Author of Dark, Paranormal, Suspense,& Romance: You never know where the words may lead.
Posting Schedule - On Indefinite Hiatus.
Footsteps of a Writer is a path from aspiring writer to published author and beyond. You will find writing tips and motivations, book reviews, author interviews and guest posts, personal insights into my writing life, and more.
Finding Time to Write. It's an endless struggle most writers face, but is it really about the time. Or, is it commitment?
I struggle this year with this issue, but I'm slowly coming to the idea that it has nothing to do with how much time we have, rather it is how determined we are to reach our goal. Don't get me wrong, some have huge issues with time.
Tad has soccer practice, Judy has cheerleader practice, the cupboard is thinning on food, clothes need washing, and don't forget the job that pays for all this. You rush and rush, and there isn't time to think, much less write.
If you take a moment though, I bet this Mom, let's call her Sarah, could find thirty minutes a day to write, even if it's while waiting on the kids to finish practice. The question is: Do you want to spend that time writing? This is where it comes down to determination to reach your goal. You don't have to write, you can listen to the radio, read a book, or even crochet. So, do you WANT to write?
One big mistake I'm discovering is forming phrases in my head such as: I have to write or I need to write. Writing is more productive if you WANT to write. One important issue is you don't need a pen in your hand to write. Think over scenes throughout the day. This makes for a productive writing session when you do find that time to put pen to paper.
Try some affirmations to move you toward your goal.
I will write today.
I want to write today.
I am a writer because I enjoy writing.
Writing inspires me to create.
With each new thought, my story grows a little more.
Fill your story with your own emotions: love, hate, desire, lust, joy. Tap into your life, and inject it into your writing.
I'm not say write about your life, but to spice your story with it.
For Example: Your character gives birth and is surprised by twins.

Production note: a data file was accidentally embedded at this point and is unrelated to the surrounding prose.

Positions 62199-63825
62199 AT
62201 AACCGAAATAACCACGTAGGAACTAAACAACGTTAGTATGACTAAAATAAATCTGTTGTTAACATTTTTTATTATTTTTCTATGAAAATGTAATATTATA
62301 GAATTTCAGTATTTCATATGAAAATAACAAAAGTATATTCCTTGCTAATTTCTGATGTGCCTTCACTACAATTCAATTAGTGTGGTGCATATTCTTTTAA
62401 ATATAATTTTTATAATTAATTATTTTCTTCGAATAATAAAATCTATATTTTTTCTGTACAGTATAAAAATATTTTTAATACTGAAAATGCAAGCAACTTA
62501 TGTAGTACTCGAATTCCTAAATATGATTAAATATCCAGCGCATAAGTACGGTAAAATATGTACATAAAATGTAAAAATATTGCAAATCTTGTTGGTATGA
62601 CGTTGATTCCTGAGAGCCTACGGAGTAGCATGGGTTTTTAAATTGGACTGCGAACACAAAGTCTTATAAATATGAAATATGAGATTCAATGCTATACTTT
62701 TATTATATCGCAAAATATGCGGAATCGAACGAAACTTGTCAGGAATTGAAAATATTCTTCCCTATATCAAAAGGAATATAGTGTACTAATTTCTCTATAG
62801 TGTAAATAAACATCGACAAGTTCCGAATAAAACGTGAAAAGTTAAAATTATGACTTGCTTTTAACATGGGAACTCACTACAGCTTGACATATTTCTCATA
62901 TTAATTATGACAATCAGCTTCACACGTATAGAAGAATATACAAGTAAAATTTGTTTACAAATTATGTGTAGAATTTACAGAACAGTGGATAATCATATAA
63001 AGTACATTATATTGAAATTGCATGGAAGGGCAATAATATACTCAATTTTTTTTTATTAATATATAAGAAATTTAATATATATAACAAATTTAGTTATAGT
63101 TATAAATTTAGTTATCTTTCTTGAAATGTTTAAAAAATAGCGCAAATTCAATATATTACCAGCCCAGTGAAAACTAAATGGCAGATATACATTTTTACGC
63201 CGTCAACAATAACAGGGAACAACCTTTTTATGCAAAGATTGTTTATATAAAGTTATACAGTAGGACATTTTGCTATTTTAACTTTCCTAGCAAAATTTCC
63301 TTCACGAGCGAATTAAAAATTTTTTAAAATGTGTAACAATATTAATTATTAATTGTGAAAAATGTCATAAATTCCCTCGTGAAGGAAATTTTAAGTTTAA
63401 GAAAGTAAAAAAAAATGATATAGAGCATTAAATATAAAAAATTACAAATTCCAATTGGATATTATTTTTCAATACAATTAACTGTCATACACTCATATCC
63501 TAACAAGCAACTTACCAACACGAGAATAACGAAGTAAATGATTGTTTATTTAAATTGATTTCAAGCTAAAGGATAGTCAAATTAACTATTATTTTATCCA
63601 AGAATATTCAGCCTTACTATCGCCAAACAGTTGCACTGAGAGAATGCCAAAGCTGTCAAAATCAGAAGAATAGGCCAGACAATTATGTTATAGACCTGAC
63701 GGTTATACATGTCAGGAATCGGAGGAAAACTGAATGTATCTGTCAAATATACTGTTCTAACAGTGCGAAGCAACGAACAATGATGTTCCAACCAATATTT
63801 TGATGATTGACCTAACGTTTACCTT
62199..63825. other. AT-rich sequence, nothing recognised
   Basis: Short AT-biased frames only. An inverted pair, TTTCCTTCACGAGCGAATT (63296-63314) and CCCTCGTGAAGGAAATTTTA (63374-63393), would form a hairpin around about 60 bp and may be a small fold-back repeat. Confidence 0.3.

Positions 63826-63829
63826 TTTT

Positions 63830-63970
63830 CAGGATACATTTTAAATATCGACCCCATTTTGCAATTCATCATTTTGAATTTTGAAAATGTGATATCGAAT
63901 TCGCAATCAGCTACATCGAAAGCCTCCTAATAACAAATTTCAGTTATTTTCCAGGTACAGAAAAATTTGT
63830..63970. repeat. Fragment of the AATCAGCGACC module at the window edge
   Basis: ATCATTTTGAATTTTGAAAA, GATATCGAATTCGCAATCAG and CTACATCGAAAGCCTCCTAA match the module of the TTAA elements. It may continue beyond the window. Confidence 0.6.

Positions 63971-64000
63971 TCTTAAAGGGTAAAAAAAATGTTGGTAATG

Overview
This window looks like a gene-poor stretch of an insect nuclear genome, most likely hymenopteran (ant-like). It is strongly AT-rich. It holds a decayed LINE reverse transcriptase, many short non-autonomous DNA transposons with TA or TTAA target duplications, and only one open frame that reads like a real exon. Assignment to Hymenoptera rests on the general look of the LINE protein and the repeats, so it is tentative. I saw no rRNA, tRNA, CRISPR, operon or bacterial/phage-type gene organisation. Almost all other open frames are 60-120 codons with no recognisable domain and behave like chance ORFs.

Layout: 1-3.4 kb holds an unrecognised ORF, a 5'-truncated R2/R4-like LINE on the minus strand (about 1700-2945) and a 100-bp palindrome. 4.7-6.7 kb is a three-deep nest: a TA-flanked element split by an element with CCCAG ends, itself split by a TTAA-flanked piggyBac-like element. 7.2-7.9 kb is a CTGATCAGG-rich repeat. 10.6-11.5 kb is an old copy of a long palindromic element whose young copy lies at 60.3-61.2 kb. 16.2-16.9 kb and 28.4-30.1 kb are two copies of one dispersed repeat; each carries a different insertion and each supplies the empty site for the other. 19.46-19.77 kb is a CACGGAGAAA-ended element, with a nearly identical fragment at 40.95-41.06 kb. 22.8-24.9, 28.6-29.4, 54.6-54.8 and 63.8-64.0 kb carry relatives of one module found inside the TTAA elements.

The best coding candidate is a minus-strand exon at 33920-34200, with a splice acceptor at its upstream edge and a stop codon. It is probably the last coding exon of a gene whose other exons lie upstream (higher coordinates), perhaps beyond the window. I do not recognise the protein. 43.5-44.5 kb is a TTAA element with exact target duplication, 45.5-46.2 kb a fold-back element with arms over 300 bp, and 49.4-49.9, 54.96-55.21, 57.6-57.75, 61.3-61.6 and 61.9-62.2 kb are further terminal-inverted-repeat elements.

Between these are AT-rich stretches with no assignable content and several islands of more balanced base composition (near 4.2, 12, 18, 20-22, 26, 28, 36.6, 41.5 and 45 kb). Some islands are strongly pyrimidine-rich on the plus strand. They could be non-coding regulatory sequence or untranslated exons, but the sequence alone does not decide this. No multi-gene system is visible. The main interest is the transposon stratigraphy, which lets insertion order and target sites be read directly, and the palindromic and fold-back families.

Your character's reaction may not be your own type of reaction, so to really pump up the emotion, try thinking of something in your life that evokes the same emotion as your character in this situation.
Perhaps, your character doesn't want a child at all, much less two. Your character feels her life has been dragged from her in the form of two new beings.
Now think of your own life, and imagine feeling drained of life, disgusted by the turn of events, and/or unable to move forward. Does this provoke a memory of a past relationship? A job? A moment in time?
The debate continues - to plot or not to plot. It is easy to see every writer will write in a different method. But how can you determine what's best for you?
Trial and error? Intuition? Force yourself into following a proven method (proven by another writer)?
'How to Write' books are abundant and sometimes confusing for the new writer. How can one determine the climactic scene out of thin air? How can you determine who your character is without getting to know them? How can you write a story without knowing such things at all?
During my journey, I continue to try to discover the best method for my writing.
1) No Plot - Produced many short stories and two published novellas. All of these began with a glimmer of an idea and a rough draft from beginning to end. The revision/editing process polished the writing, discovered missing scenes, and built on a rough foundation.
2) Plot - Produced three novels - incomplete. First novel, complete with character sketches, a collection of scenes, and some written work, sits in a box. Second novel, produced during Nano, a collection of scene drafts, character interviews, plot outlines, and anything else you can think of, sits in a folder waiting for completion. Third novel, beginning and end sketched out, character sketches, tarot profiles, and more, has recently been put to sleep in a folder.
By plotting, I sucked the life out of these stories and made them boring and confusing to complete. The stories kept changing as I went, the characters didn't act like they were supposed to, and the ending was a far off sign post. Now, I'm aware plotting is adjustable, but I found by know all this information it stunted the growth of my novel.